The independent Atlantic League is so happy with “robot umpires” that it will continue using the system for the rest of the season, a source told ESPN’s Buster Olney Tuesday.
The league became the first American professional baseball league to let a computer call balls and strikes at its all-star game earlier this month. Plate umpire Brian deBrauwere wore an earpiece connected to an iPhone in his pocket and relayed the call upon receiving it from a TrackMan computer system that uses Doppler radar.
He crouched in his normal position behind the catcher and signaled balls and strikes.
After the successful test at the all-star game, the league started rolling out the technology to stadiums throughout the league.
The umpires have the ability to override the computer, which considers a pitch a strike when the ball bounces and then crosses the zone. TrackMan also does not evaluate check swings.
The experiment with radar-tracking technology to call balls and strikes was originally expected to begin at the start of the season but experienced some delays.
Atlantic League President Rick White said at the all-star break that he feels his organization is on the cutting edge of a movement.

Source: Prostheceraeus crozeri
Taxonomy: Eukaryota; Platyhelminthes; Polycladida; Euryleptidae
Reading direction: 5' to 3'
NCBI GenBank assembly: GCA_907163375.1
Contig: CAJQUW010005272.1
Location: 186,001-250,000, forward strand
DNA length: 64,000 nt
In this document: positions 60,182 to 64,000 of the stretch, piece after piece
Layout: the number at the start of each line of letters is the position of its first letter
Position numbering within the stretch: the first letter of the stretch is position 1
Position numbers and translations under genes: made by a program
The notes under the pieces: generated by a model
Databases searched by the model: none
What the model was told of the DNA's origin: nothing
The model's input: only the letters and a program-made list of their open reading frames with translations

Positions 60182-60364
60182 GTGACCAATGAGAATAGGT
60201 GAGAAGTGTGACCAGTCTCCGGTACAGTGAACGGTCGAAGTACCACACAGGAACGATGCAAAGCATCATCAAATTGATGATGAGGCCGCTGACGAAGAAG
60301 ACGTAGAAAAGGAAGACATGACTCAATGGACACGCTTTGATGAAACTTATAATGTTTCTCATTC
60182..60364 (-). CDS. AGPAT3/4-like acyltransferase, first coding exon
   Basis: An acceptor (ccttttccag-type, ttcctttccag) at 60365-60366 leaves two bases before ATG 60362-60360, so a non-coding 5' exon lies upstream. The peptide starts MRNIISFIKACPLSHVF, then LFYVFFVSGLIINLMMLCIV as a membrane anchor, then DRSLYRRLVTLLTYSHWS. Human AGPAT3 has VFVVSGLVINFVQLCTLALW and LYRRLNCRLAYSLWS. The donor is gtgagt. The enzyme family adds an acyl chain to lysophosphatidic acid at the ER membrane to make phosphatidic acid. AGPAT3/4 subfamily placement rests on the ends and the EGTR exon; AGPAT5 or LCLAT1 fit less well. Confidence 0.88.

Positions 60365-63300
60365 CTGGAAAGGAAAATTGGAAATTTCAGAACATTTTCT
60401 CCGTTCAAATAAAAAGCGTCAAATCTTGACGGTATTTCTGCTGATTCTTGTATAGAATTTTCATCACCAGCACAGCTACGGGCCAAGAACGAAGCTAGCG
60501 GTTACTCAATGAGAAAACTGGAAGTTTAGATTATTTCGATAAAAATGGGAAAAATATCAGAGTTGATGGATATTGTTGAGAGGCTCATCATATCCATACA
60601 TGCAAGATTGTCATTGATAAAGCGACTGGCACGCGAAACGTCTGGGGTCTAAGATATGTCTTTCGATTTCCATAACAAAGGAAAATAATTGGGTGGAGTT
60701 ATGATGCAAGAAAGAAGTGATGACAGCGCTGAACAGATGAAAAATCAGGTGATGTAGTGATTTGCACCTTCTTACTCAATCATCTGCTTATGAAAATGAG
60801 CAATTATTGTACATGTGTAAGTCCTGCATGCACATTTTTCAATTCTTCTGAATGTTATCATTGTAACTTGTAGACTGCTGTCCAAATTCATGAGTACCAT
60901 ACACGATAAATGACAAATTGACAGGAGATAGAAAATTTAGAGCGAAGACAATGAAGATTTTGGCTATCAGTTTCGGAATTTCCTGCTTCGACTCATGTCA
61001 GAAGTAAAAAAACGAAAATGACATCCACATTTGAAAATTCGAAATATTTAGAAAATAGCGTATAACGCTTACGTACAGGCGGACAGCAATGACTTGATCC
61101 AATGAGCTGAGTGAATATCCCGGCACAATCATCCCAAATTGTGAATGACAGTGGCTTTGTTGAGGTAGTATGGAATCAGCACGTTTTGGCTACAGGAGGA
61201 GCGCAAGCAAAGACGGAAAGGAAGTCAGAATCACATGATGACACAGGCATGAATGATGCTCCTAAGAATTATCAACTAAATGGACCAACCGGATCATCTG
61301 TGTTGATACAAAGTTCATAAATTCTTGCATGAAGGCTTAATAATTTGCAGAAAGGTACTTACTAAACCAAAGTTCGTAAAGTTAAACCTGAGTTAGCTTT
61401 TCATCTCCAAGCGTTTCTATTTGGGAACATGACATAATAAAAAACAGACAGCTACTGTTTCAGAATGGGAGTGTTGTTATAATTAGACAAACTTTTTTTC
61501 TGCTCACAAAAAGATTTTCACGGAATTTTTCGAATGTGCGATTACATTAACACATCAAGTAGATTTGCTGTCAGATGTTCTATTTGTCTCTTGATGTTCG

“We’re very excited about what this portends not only for our league but for the future of baseball,” he said. “What we know is technology can help umpires be more accurate, and we’re committed to that. We think the Atlantic League is being a pioneer for all of the sport.”
The Atlantic League has an agreement with Major League Baseball to test rules changes.
Other rules changes being tested:
Batters can try to steal first base on any pitch that was not caught in flight. It expands the traditional dropped third strike rule to all pitches, and batters can be thrown out if they try to run. Also, one foul bunt is allowed with two strikes before it becomes a strikeout. Pitchers are required to step off the rubber to try a pickoff. And there is a relaxation on check swings to be more batter-friendly.
Information from The Associated Press was used in this report.